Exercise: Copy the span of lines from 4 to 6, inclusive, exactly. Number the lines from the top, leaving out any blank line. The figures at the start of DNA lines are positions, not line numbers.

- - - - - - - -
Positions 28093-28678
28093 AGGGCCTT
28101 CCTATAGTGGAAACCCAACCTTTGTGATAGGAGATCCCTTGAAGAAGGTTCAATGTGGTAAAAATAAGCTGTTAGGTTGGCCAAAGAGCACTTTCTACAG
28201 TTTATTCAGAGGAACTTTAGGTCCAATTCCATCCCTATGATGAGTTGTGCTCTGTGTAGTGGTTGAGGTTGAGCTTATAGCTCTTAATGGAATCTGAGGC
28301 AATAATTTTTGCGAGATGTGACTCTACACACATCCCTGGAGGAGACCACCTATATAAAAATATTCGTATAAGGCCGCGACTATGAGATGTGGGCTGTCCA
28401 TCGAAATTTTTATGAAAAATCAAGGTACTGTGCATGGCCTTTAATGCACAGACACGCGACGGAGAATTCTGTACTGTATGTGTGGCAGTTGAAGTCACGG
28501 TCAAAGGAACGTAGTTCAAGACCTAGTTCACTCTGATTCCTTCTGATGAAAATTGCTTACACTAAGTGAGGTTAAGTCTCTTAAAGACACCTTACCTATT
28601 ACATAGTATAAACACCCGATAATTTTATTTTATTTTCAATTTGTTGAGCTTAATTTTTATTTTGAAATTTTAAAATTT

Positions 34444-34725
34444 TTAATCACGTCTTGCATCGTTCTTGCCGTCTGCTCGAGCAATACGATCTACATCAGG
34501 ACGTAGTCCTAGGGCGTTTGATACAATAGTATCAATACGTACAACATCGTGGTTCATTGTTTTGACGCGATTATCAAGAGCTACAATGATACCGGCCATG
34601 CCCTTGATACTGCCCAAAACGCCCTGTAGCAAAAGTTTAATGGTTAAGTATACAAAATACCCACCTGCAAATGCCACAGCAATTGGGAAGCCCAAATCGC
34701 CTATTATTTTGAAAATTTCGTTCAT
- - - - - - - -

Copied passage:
28201 TTTATTCAGAGGAACTTTAGGTCCAATTCCATCCCTATGATGAGTTGTGCTCTGTGTAGTGGTTGAGGTTGAGCTTATAGCTCTTAATGGAATCTGAGGC
28301 AATAATTTTTGCGAGATGTGACTCTACACACATCCCTGGAGGAGACCACCTATATAAAAATATTCGTATAAGGCCGCGACTATGAGATGTGGGCTGTCCA
28401 TCGAAATTTTTATGAAAAATCAAGGTACTGTGCATGGCCTTTAATGCACAGACACGCGACGGAGAATTCTGTACTGTATGTGTGGCAGTTGAAGTCACGG